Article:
GCC healthcare spend to hit $69 billion by 2020

939832Business Reporter –
The face of innovation is changing because of a significant shift toward service and software offerings and away from product-based offerings.
By 2020, companies will have shifted the majority of their R&D spending to service and software offerings according to the 2016 Global Innovation 1000 Study from Strategy&, formerly Booz & Company, part of the PwC network.
The top reason for changing the focus of R&D budgets is to stay competitive according to companies cited. Indeed, according to our study companies which allocated 25 per cent more of their R&D budgets to software offerings than their competitors reported faster revenue growth.
“Many of the world’s major innovators are in the midst of a transformational journey mostly driven by changing — and rising — customer expectations,” says Per-Ola Karlsson, Partner with Strategy&.
“The shift is also being driven by the supercharged pace of improvement in what software can do, including the increasing use of embedded software and sensors in products, the ability to reliably and inexpensively connect products, customers and manufacturers via the Internet of Things, and the availability of cloud-based data storage”.
To support the development of software and services offerings, fewer companies will focus their R&D spending on the electrical and mechanical field.
By 2020, the number of companies reporting that electrical engineers are their top employed engineering specialty will fall by 35 per cent and the proportion of companies who expect that data engineers will represent their largest group of employed engineers will double from 8 per cent to 16 per cent.
Karlsson added, “An increase in software and services, even in more traditional industries, has created a shift towards hiring talent that can develop software and provide platforms to collect and analyse product-related data.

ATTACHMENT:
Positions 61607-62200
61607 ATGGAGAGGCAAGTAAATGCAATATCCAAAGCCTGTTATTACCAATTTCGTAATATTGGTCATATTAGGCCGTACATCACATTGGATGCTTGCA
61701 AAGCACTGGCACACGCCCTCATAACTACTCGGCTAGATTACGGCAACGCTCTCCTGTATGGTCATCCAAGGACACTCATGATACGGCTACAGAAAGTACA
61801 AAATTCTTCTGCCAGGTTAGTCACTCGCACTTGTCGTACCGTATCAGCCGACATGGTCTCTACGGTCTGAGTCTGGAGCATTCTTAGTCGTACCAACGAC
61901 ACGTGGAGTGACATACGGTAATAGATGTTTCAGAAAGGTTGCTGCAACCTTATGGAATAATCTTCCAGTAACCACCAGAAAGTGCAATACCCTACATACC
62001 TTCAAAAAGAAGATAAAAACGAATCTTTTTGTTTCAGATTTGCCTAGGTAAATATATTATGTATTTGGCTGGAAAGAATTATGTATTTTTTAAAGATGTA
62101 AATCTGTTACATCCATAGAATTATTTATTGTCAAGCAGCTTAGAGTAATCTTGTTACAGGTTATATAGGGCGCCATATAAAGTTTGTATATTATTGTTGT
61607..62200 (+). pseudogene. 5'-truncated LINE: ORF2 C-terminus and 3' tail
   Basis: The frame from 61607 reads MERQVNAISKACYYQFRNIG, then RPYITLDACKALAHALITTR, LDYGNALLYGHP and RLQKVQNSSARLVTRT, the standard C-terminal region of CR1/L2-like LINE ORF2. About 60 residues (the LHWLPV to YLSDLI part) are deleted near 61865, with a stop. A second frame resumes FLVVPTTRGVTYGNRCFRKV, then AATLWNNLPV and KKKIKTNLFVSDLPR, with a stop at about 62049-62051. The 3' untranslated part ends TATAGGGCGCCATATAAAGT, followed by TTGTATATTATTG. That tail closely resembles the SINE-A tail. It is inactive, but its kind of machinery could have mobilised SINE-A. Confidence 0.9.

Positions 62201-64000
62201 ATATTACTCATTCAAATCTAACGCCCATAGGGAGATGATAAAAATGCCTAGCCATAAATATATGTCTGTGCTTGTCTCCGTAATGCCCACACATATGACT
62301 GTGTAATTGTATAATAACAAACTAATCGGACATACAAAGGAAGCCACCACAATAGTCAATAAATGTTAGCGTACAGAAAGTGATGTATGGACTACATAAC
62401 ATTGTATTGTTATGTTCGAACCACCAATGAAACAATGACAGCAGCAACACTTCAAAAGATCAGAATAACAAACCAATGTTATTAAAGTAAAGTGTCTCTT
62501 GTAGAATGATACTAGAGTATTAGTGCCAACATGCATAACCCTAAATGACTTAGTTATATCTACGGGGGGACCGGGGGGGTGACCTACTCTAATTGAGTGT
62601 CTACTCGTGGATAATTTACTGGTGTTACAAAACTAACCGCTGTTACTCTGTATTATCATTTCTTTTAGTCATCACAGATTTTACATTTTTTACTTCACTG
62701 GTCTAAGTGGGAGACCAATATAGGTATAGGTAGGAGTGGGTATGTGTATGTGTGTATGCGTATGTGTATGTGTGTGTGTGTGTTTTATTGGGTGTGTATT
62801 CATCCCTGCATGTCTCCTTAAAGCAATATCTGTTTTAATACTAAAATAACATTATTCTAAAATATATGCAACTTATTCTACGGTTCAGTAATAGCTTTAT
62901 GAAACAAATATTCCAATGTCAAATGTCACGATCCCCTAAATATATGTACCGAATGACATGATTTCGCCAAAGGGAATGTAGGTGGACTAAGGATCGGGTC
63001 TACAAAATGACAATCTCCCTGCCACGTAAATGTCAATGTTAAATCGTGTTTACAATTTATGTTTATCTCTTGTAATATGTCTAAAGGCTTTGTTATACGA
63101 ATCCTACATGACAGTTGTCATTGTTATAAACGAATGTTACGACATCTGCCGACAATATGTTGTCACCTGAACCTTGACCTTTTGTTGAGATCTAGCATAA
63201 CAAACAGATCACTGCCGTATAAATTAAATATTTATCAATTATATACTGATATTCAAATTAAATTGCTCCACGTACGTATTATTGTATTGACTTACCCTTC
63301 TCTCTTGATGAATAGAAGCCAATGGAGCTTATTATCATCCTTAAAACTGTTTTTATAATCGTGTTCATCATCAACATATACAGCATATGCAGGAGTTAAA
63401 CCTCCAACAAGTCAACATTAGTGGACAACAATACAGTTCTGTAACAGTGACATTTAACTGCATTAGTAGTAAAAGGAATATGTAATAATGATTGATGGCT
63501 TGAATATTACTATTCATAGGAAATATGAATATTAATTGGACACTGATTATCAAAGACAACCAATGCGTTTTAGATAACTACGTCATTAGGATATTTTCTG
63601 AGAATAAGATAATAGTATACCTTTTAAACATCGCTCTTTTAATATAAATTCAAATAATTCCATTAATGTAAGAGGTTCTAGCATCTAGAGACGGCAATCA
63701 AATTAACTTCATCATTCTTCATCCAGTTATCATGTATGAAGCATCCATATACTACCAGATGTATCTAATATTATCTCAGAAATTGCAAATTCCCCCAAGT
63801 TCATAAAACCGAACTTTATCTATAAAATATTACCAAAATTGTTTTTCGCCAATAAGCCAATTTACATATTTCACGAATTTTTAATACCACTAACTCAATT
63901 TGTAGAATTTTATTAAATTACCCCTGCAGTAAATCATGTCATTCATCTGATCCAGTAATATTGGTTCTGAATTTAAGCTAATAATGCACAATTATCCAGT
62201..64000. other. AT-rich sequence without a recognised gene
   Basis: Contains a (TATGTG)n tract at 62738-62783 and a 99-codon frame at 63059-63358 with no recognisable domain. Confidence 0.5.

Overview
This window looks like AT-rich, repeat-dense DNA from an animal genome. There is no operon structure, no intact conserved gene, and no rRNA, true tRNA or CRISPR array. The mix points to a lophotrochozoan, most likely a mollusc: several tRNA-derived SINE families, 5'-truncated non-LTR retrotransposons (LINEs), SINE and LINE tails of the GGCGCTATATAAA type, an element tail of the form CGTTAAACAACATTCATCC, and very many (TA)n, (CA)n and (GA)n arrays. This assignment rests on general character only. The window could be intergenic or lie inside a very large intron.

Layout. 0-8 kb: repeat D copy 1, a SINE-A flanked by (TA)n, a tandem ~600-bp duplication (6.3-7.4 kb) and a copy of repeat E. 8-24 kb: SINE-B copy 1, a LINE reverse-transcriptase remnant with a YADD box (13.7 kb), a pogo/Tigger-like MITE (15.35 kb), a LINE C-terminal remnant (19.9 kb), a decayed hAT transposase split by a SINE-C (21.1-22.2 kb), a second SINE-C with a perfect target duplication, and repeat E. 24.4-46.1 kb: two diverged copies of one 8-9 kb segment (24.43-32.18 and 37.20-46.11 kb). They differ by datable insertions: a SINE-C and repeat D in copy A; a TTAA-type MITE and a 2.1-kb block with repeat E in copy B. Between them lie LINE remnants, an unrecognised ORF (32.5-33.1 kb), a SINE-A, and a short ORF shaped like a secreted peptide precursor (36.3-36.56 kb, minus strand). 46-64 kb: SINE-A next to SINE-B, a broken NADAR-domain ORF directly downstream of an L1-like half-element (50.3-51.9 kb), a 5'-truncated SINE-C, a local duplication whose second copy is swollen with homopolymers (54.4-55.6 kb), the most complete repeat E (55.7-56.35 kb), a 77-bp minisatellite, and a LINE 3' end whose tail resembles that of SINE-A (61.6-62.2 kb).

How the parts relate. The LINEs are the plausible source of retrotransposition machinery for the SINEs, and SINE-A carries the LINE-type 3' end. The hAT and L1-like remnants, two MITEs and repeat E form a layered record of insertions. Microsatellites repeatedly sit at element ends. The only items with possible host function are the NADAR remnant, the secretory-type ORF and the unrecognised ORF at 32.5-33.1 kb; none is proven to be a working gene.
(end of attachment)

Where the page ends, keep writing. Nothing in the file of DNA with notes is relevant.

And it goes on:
The shift is already changing the way business schools think about their course offerings, and will have profound effects both on education and, more generally, on the future of employment.”
The stress on software is leading to important technological advances across different sectors including the healthcare sector. In particular, digital technology is greatly expanding the reach and efficacy of so-called telemedicine, in which medical professionals can monitor patients and deliver services without having to be physically present.
Connecting medical devices through digital technology, the so-called Internet of Things, is also having a growing impact as it allows for distance monitoring and the collection of data that can lead to efficiency gains and improved diagnostics.
In line with this growth, the study highlights that R&D spending in the global healthcare sector is expected to reach $165 billion by 2018. Surpassing computing and electronics, it is set to become the largest R&D spending industry globally.
Rising R&D spending in healthcare is in line with the growth of the GCC healthcare sector. Total GCC healthcare spending is expected to hit $69 billion by 2020. GCC governments and private companies are making significant investments in the sector to improve the range of medical offerings and services available.